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Best Answer No, there is no way to make an inverting buffer with just an op-amp that does not depend on the resistor values. You can get resistors with very fine accuracy and stability at an equally impressive price or you can get networks with matched in value and in temperature coefficient where the absolute accuracy may not be so impressive but the ratio is tightly controlled. There is a way to invert a signal without accurate resistors- the so-called flying capacitor method, but it's fairly complex and resistors are a better solution for most situations down to ppm level accuracy.
Related Solutions Having the same source for power supply and positive input for a single-supply buffer amplifier The op-amp can't do anything useful in this configuration. You need to give it more supply voltage than the desired output voltage, even though it's "rail to rail". If you ask it to output 8V or even 11V with a 12V supply, it may be able to do that, provided the load is not too much for the op-amp to supply. In this case, that might be 10mA or so. In cases where a design calls for one input to be short-circuited to ground, that short circuit can be replaced with a variable resistance that can be tuned to mitigate the offset problem.
Operational amplifiers using MOSFET -based input stages have input leakage currents that will be, in many designs, negligible. Power supply effects[ edit ] Although power supplies are not indicated in the simplified operational amplifier designs below, they are nonetheless present and can be critical in operational amplifier circuit design.
Supply noise[ edit ] Power supply imperfections e. For example, operational amplifiers have a specified power supply rejection ratio that indicates how well the output can reject signals that appear on the power supply inputs.
Power supply inputs are often noisy in large designs because the power supply is used by nearly every component in the design, and inductance effects prevent current from being instantaneously delivered to every component at once. As a consequence, when a component requires large injections of current e.
This problem can be mitigated with appropriate use of bypass capacitors connected across each power supply pin and ground. When bursts of current are required by a component, the component can bypass the power supply by receiving the current directly from the nearby capacitor which is then slowly recharged by the power supply. Using power supply currents in the signal path[ edit ] Additionally, current drawn into the operational amplifier from the power supply can be used as inputs to external circuitry that augment the capabilities of the operational amplifier.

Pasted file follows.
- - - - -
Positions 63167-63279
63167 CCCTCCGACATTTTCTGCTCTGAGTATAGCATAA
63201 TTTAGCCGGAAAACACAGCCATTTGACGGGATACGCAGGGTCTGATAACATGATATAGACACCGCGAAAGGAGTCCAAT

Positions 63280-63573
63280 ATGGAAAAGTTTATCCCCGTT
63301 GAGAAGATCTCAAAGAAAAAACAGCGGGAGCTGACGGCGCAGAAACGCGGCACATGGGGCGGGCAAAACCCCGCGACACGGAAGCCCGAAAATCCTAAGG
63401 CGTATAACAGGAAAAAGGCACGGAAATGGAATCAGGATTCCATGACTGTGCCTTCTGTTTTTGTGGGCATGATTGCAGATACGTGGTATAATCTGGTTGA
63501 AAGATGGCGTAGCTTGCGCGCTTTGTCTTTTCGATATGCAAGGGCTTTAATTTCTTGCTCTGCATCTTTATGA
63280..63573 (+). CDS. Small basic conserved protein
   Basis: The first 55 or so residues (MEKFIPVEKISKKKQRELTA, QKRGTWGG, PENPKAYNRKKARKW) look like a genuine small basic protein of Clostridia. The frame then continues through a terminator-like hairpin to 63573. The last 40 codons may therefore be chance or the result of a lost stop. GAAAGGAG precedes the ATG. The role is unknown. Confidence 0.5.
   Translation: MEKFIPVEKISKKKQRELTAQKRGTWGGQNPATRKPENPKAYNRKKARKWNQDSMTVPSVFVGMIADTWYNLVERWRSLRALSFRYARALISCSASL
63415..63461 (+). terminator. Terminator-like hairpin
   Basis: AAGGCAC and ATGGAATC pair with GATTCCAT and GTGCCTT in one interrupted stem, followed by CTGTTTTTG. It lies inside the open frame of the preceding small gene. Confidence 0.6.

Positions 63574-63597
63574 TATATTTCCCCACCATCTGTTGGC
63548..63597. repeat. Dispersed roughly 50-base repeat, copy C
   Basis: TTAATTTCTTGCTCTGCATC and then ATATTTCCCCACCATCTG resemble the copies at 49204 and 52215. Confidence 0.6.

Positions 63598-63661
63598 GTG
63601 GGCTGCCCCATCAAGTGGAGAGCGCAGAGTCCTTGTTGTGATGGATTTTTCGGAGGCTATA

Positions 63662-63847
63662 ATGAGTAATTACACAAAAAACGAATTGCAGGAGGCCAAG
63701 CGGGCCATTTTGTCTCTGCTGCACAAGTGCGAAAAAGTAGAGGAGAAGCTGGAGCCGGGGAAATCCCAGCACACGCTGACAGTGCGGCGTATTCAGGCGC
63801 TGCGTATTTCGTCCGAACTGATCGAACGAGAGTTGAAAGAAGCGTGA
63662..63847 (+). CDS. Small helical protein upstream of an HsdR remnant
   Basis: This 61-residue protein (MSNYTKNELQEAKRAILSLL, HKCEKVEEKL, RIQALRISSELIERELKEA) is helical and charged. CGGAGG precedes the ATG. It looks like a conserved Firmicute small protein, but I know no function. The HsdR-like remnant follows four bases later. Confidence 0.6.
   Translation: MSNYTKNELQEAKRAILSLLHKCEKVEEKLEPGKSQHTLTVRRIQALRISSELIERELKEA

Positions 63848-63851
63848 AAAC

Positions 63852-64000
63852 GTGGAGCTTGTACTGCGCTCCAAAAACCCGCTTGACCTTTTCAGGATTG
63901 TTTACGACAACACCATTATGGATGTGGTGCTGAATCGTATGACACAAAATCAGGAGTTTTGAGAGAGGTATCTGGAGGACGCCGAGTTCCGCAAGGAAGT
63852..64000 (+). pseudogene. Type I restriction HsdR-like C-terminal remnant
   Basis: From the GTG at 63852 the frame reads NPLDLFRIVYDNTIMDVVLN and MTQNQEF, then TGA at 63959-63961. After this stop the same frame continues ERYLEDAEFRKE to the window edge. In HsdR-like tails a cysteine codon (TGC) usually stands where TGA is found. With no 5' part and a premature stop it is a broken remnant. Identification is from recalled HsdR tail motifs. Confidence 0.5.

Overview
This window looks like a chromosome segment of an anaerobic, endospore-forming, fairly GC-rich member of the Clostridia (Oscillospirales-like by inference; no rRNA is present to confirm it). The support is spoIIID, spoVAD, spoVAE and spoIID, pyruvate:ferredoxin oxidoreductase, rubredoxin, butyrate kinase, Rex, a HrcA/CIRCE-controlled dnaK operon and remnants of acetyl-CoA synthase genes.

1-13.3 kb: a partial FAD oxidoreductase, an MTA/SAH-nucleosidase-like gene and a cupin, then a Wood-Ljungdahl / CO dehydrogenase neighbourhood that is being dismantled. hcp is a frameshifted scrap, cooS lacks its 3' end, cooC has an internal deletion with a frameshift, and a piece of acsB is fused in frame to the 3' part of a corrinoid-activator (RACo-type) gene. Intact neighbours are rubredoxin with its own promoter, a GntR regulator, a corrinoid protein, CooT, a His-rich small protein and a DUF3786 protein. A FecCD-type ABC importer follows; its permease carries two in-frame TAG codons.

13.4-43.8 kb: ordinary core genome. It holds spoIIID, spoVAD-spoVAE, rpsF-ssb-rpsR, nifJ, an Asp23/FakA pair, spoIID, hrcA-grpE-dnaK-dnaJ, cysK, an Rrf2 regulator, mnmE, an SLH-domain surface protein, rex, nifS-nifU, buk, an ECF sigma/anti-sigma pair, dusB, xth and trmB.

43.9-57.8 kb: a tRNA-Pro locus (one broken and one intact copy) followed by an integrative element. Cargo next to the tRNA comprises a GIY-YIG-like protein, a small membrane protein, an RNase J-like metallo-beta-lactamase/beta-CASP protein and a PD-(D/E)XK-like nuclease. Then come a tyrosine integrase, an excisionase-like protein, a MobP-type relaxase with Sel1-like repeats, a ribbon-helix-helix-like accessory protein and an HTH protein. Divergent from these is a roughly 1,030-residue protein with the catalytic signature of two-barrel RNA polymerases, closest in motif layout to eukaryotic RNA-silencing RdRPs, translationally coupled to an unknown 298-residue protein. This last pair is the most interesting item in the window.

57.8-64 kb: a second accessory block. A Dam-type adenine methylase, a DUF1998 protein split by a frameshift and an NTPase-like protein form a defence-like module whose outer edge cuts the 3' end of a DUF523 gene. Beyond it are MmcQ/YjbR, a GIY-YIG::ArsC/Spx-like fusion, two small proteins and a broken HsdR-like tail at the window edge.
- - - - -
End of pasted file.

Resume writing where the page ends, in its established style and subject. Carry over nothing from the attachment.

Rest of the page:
For example, an operational amplifier may not be fit for a particular high-gain application because its output would be required to generate signals outside of the safe range generated by the amplifier. In this case, an external push—pull amplifier can be controlled by the current into and out of the operational amplifier. Thus, the operational amplifier may itself operate within its factory specified bounds while still allowing the negative feedback path to include a large output signal well outside of those bounds.
Differential amplifier difference amplifier [ edit ] Main article: Differential amplifier Amplifies the difference in voltage between its inputs.
In this configuration, the input is applied at the non-inverting terminal of the op-amp. As shown in Fig. Due to this negative feedback, the op-amp operates in the linear region. Negative Voltage Feedback in the Non-Inverting op-amp configuration Derivation of Closed Loop Voltage Gain of the non-inverting op-amp Configuration Here, it has been assumed that the op-amp is ideal op-amp, and no current is flowing into the op-amp terminals.
As shown in figure 2, the fraction of output voltage Vx is given as feedback to the input. That means the voltage at the inverting and the non-inverting input terminals will be the same. Moreover, the input impedance of the non-inverting op-amp is very high compared to inverting op-amp. Ideally, it is infinite, because, for the ideal op-amp, no current is flowing into the op-amp terminal And because of the high input impedance, the op-amp can be used as a buffer in many applications.
This arrangement is called an Op-Amp Follower, or Buffer. The buffer has an output that exactly mirrors the input assuming it's within range of the voltage rails , so it looks kind of useless at first. However, the buffer is an extremely useful circuit, since it helps to solve many impedance issues. The input impedance of the op-amp buffer is very high: close to infinity. And the output impedance is very low: just a few ohms. This means we can use buffers to help chain together sub-circuits in stages without worrying about impedance problems.
A buffer is a form of servo control. The input to the buffer is designed so that it consumes very little power, thus making life easier for the op-amp which provides the input signal. But the . Buffer Opamp Amplifier A unity gain buffer amplifier is implemented using an opamp in a negative feedback configuration. The output is connected to its inverting input, and the signal .